How To Prepare Water For Hydroponics

by Lettuce Be | Last Updated:

As a result, farmers should understand what is in standard faucet water and why it makes so much difference. In the process of treating tap water, bacteria and all other impurities are removed. Despite it being safe for our use, hydroponic plants cannot use it because of these treatments.

To prepare water for home use, it is usually cleaned and purified as follows.

To kill harmful bacteria in water, chlorine and chloramines are added.
Impurities solidify due to the addition of aluminum sulfate.
Purified water is filtered by a variety of means to remove impurities.
pH levels have been adjusted to make the water safe for human consumption.

Chlorine and Chloramines

water preparation in hydroponicsA common method of killing waterborne bacteria is to add chlorine. Despite this, it is also among the micronutrients that plants need in minute amounts. As a result, farming would require no additional chloramines or chlorine. However, these elements are already present in concentrated nutrient mixes and therefore would not need to be added.

As a result, plants will absorb too much water. This mistake can be stunted plant growth, and this will kill off the beneficial bacteria on roots.

Soft and Hard Water

It is important to understand these two terms when referring to hydroponics. In hard water, you see hard crystallized substances accumulating at the end of a faucet or a showerhead. Dishwashers and washing machines break down due to hard water as well. The minerals in hard water bind together to form these deposits when you live in a hard-water area. Hydroponic plants require small amounts of minerals in their water because levels in the water will be higher.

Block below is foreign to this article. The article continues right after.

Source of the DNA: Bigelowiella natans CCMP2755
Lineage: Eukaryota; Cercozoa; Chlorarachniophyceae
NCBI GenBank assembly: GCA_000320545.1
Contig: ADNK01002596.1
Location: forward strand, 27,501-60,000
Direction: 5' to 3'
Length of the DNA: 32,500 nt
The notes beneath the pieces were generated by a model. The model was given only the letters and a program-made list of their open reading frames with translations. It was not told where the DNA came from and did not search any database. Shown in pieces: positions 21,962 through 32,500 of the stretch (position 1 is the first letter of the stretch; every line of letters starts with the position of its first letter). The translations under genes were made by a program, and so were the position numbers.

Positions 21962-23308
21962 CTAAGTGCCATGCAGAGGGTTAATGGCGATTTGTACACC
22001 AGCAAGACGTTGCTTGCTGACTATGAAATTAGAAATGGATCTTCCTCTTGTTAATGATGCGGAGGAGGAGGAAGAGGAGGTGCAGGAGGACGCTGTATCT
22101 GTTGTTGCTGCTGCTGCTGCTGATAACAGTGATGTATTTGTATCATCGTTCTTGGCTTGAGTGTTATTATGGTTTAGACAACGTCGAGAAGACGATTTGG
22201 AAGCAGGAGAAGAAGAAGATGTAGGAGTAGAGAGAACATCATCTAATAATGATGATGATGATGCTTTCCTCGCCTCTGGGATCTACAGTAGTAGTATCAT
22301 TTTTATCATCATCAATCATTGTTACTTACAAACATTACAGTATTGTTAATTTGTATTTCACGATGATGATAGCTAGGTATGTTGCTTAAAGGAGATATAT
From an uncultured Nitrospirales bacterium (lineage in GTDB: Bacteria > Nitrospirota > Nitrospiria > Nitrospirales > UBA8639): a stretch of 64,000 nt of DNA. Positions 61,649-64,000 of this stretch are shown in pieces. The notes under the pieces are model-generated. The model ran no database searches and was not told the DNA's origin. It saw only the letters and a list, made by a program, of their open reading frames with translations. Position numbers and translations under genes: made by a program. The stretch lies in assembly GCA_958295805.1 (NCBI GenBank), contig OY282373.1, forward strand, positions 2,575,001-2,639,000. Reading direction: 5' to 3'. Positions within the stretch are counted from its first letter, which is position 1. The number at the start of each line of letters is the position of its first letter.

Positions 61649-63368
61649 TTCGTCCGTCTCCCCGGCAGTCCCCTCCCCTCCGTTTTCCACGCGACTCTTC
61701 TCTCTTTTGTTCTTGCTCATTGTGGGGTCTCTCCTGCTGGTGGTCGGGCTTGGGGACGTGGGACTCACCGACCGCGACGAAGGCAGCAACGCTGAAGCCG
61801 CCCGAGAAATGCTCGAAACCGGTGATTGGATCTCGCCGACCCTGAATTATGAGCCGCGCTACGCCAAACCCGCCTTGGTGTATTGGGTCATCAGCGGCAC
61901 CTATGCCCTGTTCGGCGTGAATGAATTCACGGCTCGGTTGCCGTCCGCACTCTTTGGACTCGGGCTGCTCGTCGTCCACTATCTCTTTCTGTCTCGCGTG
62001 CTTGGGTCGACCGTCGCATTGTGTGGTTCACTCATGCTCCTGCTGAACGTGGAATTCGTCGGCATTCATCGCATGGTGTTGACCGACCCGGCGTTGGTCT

Magnesium and calcium are the two main culprits. Although plants require these to thrive, they are only required in small quantities. Increasing these minerals can lead to drastic increases in PPM (Parts per Million). As a minimum, 150 parts per million are present in water from the faucet as excess salts.

Plants have difficulty absorbing nutrients because of this. In general, you should mix the nutrient mixes in pH-neutral water. Increased pH levels can cause the faucet water to lock out the nutrients. There are issues you can observe, such as wilting plants.

Growers can complicate matters by attempting to adjust the pH levels of hard and soft water. Potassium and phosphorous are nutrients that are present in most of the mixtures, so pH adjusters should contain these nutrients.

In most cases, there is only one course of action for dealing with hard water problems. It removes impurities from water by using a Reverse Osmosis machine or another filtration system.

 Chelates in Hydroponics

Nutrient solution producers need a way to make sure the hydroponic nutrients are suspended in the solution. Chelates are designed to accomplish this. It would be possible for some of the system components to start latching onto each other without these. When this occurs, the plants are rendered useless.

Chemistry can make acids and chelates out of several chemical compounds. For instance, ETDA is a chemical, and humic acid is an organic substance. In this case, chlorine is a micronutrient that is affected by the chelates. This is more likely to be absorbed by your plants from your tap water once it meets them.

Hydroponic systems can utilize tap water in several ways. Each water element will require its preparation, and it will vary according to what you want to remove.